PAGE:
From Dave Sheinin at the Washington Post on September 20, 2018, with mention of SABR member Bill Hickman:
On May 23, in need of an additional bullpen arm, the New York Yankees called up reliever Ryan Bollinger from their Class AA team in Trenton, N.J. The news, delivered by his Trenton manager, left the 27-year-old lefty, a veteran of multiple independent leagues and pro ball in Australia and Germany, in tears. When Bollinger met the Yankees in Arlington, Tex., for the finale of a three-game series against the Rangers, the team gave him uniform No. 61, which he wore as he watched from the visitors’ bullpen, never appearing in a game the Yankees would win, 12-10.
The next day he was sent back to Trenton.
And just like that, Bollinger was granted membership — provisional for now — in a strange, little-known and not-exactly-desirable club: that of the “phantom big-leaguers,” a loosely defined group of star-crossed, largely obscure minor-leaguers who, in one way or another, were promoted to the majors but never appeared in a big league game.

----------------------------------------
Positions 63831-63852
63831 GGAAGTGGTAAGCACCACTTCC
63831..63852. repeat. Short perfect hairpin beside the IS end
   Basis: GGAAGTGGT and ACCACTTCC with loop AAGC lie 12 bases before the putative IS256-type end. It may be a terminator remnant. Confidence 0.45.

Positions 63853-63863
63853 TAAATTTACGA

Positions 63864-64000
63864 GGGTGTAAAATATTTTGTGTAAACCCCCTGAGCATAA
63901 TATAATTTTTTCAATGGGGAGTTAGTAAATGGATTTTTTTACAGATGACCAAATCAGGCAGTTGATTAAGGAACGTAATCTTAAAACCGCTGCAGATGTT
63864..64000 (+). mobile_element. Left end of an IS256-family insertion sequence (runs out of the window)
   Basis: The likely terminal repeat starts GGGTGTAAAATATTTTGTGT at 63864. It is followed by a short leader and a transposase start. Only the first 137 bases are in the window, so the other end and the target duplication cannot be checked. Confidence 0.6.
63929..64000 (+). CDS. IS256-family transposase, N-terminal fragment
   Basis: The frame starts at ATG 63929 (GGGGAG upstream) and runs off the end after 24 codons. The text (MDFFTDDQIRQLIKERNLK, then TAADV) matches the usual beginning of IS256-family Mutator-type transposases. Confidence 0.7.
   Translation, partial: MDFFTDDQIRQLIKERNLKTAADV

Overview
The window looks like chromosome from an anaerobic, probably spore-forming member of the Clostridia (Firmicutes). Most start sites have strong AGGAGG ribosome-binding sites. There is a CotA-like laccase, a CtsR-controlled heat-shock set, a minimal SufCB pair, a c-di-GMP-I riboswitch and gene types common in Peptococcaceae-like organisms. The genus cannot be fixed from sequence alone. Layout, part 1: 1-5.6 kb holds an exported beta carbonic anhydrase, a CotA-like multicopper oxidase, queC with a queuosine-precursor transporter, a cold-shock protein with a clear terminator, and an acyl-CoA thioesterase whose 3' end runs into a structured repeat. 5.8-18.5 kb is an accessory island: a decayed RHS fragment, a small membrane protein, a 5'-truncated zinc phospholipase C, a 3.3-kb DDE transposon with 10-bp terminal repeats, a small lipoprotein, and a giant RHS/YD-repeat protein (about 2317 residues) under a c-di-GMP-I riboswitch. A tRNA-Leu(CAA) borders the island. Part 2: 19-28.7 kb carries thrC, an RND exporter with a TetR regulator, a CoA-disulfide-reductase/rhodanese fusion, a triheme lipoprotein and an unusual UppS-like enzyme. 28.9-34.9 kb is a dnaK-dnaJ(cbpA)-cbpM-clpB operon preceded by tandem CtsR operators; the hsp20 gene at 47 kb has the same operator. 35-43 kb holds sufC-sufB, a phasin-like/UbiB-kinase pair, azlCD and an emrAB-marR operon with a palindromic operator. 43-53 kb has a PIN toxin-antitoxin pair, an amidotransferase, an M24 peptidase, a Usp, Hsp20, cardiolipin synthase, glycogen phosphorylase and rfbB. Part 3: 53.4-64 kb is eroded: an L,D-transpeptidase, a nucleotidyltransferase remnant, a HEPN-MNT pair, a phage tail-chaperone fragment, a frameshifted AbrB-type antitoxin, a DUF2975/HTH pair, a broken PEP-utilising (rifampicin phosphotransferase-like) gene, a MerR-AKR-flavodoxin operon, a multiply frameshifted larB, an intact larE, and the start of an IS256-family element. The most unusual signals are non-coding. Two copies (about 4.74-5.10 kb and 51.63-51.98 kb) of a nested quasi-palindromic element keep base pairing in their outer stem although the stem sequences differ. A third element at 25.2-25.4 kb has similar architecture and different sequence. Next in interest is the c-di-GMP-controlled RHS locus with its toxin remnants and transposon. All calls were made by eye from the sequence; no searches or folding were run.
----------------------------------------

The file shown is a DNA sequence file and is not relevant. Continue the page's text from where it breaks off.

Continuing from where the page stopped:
In the wake of the [Brian] Mazone story, The Post heard from dozens of readers and tweeters offering the names of players who had met similar fates. And one of those readers, Bill Hickman of Rockville, Md., happens to be a longtime member of the Society for American Baseball Research (SABR) who maintains several databases of what he calls “Near Major-Leaguers” — the entries in which, taken together, number in the thousands.
Two of Hickman’s databases — featuring players who appeared on the spring training rosters of big league clubs, and nonroster invitees in spring training camps between 1950-99, none of whom appeared in a regular-season MLB game — contain the names of more than 6,500 players.
Read the full article here: https://www.washingtonpost.com/sports/2018/09/19/long-obscure-bittersweet-history-phantom-big-leaguers/?utm_term=.2628d4623cef
Originally published: September 20, 2018. Last Updated: September 20, 2018.